One-Stop Shop: A business with multiple establishments in the EU (or whose sole EU establishment substantially affects individuals in multiple member states) may now benefit from the new “one-stop shop” approach to enforcement under which the DPA of the business’ main establishment acts as the lead authority to coordinate investigations and enforcement actions concerning the business’ compliance with the GDPR, thus avoiding having to deal with all 28 DPAs.

Time to prepare?

The GDPR requires data controllers to implement data protection measures “by design” and “by default.” This means that the measures put in place by data controllers to process personal data must “by design” implement data protection principles, and must “by default” only process that personal data which are necessary for the specific purpose of the processing. The sooner that a business turns its mind to the requirements of the GDPR, the sooner it can implement – by design – processes, protocols and documentation that facilitate its compliance with the GDPR.

Hospitality businesses that will be subject to the GDPR (particularly those not subject to the existing EU privacy regime) should take advantage of the lead time before the GDPR comes into force, and consider the following initial steps to prepare themselves:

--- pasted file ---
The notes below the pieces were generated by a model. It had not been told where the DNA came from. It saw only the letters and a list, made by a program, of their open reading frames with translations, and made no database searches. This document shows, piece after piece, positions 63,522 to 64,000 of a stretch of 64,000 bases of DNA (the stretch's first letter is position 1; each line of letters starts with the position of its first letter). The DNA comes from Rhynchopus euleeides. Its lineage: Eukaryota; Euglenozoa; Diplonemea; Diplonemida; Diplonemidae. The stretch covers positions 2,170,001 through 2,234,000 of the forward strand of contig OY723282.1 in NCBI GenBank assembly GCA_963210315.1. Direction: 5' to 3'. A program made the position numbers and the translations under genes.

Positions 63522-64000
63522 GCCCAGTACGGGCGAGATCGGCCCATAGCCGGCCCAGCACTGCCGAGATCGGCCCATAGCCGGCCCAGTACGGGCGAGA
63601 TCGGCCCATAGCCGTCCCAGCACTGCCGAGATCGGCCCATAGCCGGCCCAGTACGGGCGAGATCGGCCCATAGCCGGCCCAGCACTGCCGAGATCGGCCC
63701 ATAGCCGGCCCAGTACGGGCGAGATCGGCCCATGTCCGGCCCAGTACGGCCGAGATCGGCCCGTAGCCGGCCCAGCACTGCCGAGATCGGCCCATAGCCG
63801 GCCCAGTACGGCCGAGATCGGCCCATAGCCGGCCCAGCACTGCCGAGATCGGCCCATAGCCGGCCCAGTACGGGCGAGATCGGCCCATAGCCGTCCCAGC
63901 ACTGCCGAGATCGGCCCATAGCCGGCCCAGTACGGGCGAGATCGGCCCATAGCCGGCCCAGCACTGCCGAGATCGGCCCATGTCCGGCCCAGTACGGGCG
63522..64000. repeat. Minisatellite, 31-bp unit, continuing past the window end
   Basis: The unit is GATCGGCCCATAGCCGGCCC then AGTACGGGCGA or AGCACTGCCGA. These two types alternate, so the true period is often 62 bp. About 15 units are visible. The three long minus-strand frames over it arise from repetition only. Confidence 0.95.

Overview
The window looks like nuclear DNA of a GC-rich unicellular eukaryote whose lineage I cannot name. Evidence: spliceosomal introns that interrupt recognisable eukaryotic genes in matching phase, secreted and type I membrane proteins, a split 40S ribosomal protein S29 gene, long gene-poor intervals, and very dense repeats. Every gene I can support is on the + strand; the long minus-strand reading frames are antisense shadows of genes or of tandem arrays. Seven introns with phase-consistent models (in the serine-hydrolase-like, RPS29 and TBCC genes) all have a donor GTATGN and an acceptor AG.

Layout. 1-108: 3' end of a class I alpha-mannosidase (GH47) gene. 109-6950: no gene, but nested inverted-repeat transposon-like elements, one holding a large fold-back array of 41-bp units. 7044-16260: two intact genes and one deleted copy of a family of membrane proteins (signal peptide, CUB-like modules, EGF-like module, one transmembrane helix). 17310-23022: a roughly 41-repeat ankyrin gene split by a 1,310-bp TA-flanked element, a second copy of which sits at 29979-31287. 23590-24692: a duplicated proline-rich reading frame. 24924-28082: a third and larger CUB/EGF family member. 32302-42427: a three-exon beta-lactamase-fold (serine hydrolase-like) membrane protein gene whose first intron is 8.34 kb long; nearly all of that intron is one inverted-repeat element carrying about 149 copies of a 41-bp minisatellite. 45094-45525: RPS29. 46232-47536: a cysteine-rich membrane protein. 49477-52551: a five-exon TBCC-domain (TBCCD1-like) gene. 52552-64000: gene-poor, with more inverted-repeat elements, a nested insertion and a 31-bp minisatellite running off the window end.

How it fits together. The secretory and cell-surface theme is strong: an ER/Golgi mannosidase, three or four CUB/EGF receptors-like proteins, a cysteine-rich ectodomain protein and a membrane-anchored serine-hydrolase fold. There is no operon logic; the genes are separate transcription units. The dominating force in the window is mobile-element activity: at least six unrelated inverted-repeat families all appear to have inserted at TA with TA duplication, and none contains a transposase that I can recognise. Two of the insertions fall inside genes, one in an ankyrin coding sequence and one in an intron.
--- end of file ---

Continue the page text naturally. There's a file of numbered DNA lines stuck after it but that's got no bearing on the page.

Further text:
• Conducting an audit of current data protection practices. This should involve mapping what personal data businesses hold about individuals in the EU, where it came from, with whom personal data is shared and to which countries it is transferred.
  • Performing a gap analysis to identify the areas requiring changes to comply with the GDPR.
  • Starting to implement the changes in time for the GDPR’s implementation to test for and address compliance challenges.
  • Revisiting processes for obtaining personal data from individuals (such as privacy policies and registration forms for loyalty programs) to ensure compliance with the GDPR.